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Commander in Chief of the Kriegsmarine

Conference with the Führer on 31 July 1940, at the Berghof.

Present: Chief of the OKW [Generalfeldmarschall Keitel]
General Jodl
Fregattenkapitän von Puttkamer
Commander in Chief, Army [Generalfeldmarschall von Brauchitsch]
Chief of the Army General Staff [Generaloberst Halder]

1. Operation "Seelöwe".

The Commander in Chief, Navy, reports that all preparations are in full swing. It can be concluded from experiences gained during this period that 15 September 1940 is the earliest date which can be fixed for the operation, provided the preparations are not delayed by any unforeseen circumstances due to the weather or the enemy.

Details: Materiel has been brought up so far according to plan. Conversion of the barges will be finished by the end of August. The first trial conversion of motor coasters was unsatisfactory and a new one is in progress; these ships should be ready by the beginning of September. Subsequently the barges, etc. will be sent to the operational harbors after they have been manned. They will be ready in the harbors by the middle of September.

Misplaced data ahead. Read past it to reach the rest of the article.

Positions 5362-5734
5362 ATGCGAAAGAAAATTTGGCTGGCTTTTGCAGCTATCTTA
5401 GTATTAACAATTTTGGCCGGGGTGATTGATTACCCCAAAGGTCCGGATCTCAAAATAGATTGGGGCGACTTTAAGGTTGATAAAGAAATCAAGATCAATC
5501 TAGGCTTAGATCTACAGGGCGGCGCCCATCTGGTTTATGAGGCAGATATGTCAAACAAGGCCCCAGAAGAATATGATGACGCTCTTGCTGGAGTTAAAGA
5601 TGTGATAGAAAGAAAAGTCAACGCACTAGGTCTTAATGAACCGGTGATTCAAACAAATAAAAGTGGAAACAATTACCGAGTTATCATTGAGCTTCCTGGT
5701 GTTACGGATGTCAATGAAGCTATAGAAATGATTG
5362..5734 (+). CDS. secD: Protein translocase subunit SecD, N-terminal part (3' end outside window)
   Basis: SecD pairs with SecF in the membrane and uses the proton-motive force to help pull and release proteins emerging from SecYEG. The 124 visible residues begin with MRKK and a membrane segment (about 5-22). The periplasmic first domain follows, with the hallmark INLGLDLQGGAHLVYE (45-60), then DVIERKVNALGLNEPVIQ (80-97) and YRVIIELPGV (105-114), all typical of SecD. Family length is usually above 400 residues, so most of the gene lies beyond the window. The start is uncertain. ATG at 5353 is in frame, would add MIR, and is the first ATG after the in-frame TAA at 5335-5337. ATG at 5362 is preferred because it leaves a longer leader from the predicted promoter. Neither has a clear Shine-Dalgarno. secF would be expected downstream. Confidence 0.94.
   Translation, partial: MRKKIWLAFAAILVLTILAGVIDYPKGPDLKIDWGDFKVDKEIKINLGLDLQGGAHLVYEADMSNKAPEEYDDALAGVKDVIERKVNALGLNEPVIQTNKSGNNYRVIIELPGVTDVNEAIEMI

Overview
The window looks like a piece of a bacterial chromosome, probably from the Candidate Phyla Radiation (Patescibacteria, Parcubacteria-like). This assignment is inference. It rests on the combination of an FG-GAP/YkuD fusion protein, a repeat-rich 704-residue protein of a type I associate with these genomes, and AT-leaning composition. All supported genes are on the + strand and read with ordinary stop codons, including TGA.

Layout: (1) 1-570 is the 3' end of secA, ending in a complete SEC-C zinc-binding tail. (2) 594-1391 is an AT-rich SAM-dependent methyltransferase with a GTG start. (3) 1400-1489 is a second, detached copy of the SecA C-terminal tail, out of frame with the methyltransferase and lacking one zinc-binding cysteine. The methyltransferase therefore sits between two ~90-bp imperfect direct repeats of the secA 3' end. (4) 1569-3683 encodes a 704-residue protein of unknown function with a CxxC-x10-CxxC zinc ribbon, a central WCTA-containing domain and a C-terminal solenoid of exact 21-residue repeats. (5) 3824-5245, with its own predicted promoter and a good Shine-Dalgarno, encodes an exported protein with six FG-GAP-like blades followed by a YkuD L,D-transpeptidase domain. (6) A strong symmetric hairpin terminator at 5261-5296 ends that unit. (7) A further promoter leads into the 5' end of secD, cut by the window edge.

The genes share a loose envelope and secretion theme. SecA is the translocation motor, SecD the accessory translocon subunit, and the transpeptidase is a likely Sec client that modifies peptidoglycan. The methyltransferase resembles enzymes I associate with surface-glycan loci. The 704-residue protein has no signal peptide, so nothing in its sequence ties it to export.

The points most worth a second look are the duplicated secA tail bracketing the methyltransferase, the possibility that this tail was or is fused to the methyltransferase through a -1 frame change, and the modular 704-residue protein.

The situation with regard to merchant shipping is unfavorable, as a result of the heavy ice of the northern winter, losses sustained in the Norwegian operation and as a result of mines, etc. A comprehensive list has been drawn up. Requisitioning of ships will begin shortly. There will be a period of about four weeks after conversion before the ships can depart for the operational harbors. The personnel problem can be solved by the end of August if large inroads are made on the numbers of men available.

Minesweeping has commenced with exploratory sweeps but can be carried out according to plan only if we have air superiority. It will take three weeks if the weather is favorable. The fact that three minesweepers were lost off Hook of Holland shows the difficulty of this undertaking. Minelaying will begin at the end of August if we have air superiority, and will last about two weeks. The Commander In Chief, Navy, again draws attention to the effects which operation "Seelöwe" has on the German economy. (See Annex 1.) It will have a very detrimental effect on the situation in Germany in the winter of 1940 to 1941; therefore, the autumn is not a favorable time.

The Führer: What will the weather conditions be at the end of September?
The Commander in Chief, Navy: According to experiences of long standing the weather is generally bad in the North Sea and the Channel around 20 September, but good at the end of September and the first half of October; there is light fog during the middle of October and heavy fog at the end of October.

The Commander In Chief, Navy, makes the following report on matters concerning the execution of the operation: